Does your state provide an intellectually rich, high-quality college education at an affordable price? See how your state is doing compared to others.
Unless otherwise indicated, data from this state rankings survey include all regionally accredited, public four-year institutions with a stated liberal arts mission. ACTA’s survey does not include institutions with a vocational, technical, or otherwise narrow mission focus. Data are drawn from the National Center for Education Statistics’ (NCES) Integrated Postsecondary Education Data System (IPEDS) unless otherwise specified.
Percentages are calculated by dividing what institutions report to IPEDS as “Published in-state tuition and fees” by the state median household income reported by the American Community Survey. To calculate percentages, dollar values are inflation-adjusted using the CPI-U-RS annual average. Values are based on weighted averages using undergraduate enrollment (“Reported full-time equivalent (FTE) undergraduate enrollment”) so that schools that serve a larger percentage of students within the state contribute more to the state’s average. Higher rankings correspond with lower percentages.
The Administrator-to-Professor Ratio is calculated by dividing the statewide sum of what institutions report to IPEDS as full-time “Managers,” “Business and Financial Operations” staff, and “Office and Administrative Support” staff by the statewide sum of what institutions report as full-time instructors with academic ranks of “Professors,” “Associate Professors,” and “Assistant Professors.” Higher rankings correspond with lower ratios (fewer administrators for each professor).
The Student Share of Revenue is calculated by the State Higher Education Executive Officers Association. Their definition reads: “The student share is a measure of the proportion of total education revenue at public institutions that comes from students and their families (measured as net tuition revenue). Net tuition revenue used for capital debt service is included in net tuition revenue, but excluded from total education revenue in calculating this figure. Sector-level total education revenue includes any portion of federal stimulus funding allocated specifically to each sector.” For the purposes of this survey, only four-year institutions are included in this calculation.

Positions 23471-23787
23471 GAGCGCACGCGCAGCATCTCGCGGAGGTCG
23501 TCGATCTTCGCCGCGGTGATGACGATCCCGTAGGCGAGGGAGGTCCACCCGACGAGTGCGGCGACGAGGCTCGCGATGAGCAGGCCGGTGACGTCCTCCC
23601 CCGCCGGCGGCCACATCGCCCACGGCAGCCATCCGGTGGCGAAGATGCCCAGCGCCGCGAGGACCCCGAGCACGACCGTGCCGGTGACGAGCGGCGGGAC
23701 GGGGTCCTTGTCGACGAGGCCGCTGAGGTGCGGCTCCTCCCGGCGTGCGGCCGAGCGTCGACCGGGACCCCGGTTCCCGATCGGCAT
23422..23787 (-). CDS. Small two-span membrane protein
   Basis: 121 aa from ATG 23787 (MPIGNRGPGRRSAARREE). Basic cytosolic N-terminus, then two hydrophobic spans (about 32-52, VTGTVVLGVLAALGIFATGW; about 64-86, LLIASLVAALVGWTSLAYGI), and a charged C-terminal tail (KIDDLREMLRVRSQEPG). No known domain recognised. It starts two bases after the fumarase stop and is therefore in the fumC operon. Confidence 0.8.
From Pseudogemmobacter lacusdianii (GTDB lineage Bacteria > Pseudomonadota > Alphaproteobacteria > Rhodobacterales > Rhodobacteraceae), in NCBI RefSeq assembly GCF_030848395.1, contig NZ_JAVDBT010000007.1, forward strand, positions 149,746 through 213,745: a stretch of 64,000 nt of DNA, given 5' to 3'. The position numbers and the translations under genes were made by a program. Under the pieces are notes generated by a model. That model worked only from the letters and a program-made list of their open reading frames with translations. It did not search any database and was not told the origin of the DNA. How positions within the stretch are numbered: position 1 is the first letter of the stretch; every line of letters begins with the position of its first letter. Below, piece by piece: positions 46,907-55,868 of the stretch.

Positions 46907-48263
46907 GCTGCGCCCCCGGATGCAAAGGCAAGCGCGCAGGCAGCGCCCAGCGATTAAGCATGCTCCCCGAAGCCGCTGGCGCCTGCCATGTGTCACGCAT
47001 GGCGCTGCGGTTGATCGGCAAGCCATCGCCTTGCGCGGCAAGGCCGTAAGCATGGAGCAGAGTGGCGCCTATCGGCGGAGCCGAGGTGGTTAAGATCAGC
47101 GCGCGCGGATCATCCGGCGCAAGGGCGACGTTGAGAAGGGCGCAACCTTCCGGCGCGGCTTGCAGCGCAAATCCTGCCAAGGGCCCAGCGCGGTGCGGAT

Spending amounts are calculated using what institutions report to IPEDS as “institutional support” expenses, or those for the “day-to-day operational support of the institution.” Institutional support commonly includes costs for executive management, legal departments, fiscal operations, public relations, and development. To calculate administrative spending on a per-student basis, the total state spending is divided by the “Full-time equivalent enrollment (Fall enrollment derivation)” variable reported in IPEDS. Higher rankings correspond with lower amounts of per-student spending.
[Note: Some institutions that operate multiple campuses choose to report spending data in a single record (usually the main campus). In these rare cases, we divided the total spending by all students within the system, even students at schools outside of our survey, to account for the total per-student spending.]
Each state’s Graduate Debt is calculated by weighting each institution’s most recent class’s median federal debt by the corresponding number of graduates with federal loans, both found in College Scorecard. The Graduate Debt is the cumulative amount of federal debt for the sum of their education, and only for loans that have originated at the institution. The student debt does not include PLUS loans or other loans for the parents of undergraduates.